As Halifax remains the one to beat in our quarterly survey, some lenders have made huge strides in performance while others have plummeted
The past quarter for lenders has been like a game of Snakes & Ladders, with some experiencing their biggest climb or slide to date.
Our panel of critics has rated lenders purely on residential mortgage business throughout November, December and January. The scores cover not just the panel members’ own experience but that of colleagues and other advisers in their firm.
So which lenders’ strategies have helped them ascend our ratings ladder, and which lenders have slid in the opposite direction?
Once again the top spot belongs to Halifax Intermediaries. Perception Finance managing director David Sheppard says the lender continues to provide excellent service and an easy-to-use online system.
He warns, however: “It could start to lose some market share on purchase business as more and more lenders offer free valuations.”
TenetLime managing director Gemma Harle says Halifax’s underwriting on the spot means that, subject to valuation, “cases are going to offer and it’s well worth holding on the phone for”.
It is one of the best lenders for processing, she adds, but its system often generates “unnecessarily repetitive credit searches.”
Chadney Bulgin mortgage partner Jonathan Clark says Halifax’s product transfer rates continue to lag behind those of the competition. However, “in all other respects, it’s still the lender to beat”.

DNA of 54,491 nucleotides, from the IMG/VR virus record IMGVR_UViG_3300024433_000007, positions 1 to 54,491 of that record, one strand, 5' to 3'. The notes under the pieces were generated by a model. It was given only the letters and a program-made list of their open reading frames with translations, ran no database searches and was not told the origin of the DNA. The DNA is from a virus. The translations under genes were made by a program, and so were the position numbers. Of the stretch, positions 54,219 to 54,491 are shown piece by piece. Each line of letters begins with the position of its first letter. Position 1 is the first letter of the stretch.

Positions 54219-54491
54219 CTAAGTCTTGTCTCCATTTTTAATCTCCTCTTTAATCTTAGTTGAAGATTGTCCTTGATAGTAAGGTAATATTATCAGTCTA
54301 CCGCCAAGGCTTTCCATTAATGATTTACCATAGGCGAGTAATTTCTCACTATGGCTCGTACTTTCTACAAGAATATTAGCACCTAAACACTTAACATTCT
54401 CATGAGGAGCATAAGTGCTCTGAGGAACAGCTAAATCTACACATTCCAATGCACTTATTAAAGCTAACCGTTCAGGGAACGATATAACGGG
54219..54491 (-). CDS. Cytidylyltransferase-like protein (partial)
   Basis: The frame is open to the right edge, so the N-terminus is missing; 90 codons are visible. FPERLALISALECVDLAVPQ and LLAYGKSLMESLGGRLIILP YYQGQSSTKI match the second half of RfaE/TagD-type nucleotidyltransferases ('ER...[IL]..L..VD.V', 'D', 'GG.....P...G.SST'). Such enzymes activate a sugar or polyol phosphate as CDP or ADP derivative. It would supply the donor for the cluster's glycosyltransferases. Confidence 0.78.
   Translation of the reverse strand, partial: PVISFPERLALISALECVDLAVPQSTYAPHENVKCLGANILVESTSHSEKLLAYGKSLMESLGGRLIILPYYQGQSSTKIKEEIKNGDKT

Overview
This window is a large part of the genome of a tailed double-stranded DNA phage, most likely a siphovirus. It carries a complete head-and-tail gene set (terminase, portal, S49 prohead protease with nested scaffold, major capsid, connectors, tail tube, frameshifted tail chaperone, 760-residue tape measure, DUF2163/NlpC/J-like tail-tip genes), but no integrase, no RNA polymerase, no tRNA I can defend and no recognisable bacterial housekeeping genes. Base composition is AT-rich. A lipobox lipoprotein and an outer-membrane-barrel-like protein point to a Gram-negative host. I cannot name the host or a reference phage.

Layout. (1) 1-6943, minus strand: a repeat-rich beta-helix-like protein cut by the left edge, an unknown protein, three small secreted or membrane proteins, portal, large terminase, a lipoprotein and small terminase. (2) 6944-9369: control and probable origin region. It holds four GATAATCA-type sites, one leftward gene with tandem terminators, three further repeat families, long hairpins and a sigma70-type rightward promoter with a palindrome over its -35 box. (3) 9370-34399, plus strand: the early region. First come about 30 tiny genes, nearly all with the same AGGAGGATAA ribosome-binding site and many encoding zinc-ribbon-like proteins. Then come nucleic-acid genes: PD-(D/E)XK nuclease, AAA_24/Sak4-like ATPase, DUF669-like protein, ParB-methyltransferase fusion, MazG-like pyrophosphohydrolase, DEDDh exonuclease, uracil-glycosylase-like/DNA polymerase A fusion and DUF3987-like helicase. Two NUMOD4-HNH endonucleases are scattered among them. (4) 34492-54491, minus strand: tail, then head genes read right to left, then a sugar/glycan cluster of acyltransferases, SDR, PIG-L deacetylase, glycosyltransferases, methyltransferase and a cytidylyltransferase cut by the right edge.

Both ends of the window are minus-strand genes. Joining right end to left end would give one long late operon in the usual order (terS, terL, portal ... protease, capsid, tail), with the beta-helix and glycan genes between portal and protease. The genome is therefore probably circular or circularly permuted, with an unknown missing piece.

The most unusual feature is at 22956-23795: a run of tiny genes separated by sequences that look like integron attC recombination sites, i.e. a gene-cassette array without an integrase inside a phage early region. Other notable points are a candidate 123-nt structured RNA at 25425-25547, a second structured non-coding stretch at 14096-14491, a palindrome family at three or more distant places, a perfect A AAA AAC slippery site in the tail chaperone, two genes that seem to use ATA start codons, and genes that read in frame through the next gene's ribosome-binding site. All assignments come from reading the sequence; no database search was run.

Meanwhile, Alexander Hall technical director Richard Merrett praises the lender for removing its £295 mortgage account fee, which he says was “confusing for many customers”.
Coventry’s service score has helped it leap four places up the ladder.
“A top score for Coventry for service this quarter because all the cases we did were offered in eight calendar days or less,” says Sheppard.
London & Country associate director of communications David Hollingworth thinks the lender has injected more energy into its fixed rates.
“It has a very strong offering in both the five- and 10-year fixed-rate market,” he says.
TenetLime members feel Coventry has “easy-to-use systems and consistently good service levels”. They also praised its good BDM support and its willingness to consider policy exceptions.
“Unlike some of its counterparts, Coventry’s all-round flexibility marks it as a lender that actively looks for reasons to lend, as opposed to why not to lend,” says Harle.
Riach Financial Advisers mortgage broker Bob Riach adds: “Coventry has enhanced its online application recently and it is a big improvement.”
Santander for Intermediaries
Santander has climbed the ladder by one place this quarter, with panellists welcoming its recent move to pay a proc fee for retention business.
Harle calls this “great news for the intermediary sector” and says she anticipates an upturn in Santander’s business. However, members feel it can be “obtuse” when underwriting anything a bit out of the ordinary.
Personal Touch Financial Services mortgage proposition manager Victoria Jefferies says: “News of a retention proc fee is incredibly welcome. This has gone down well with advisers and will work in Santander’s favour.”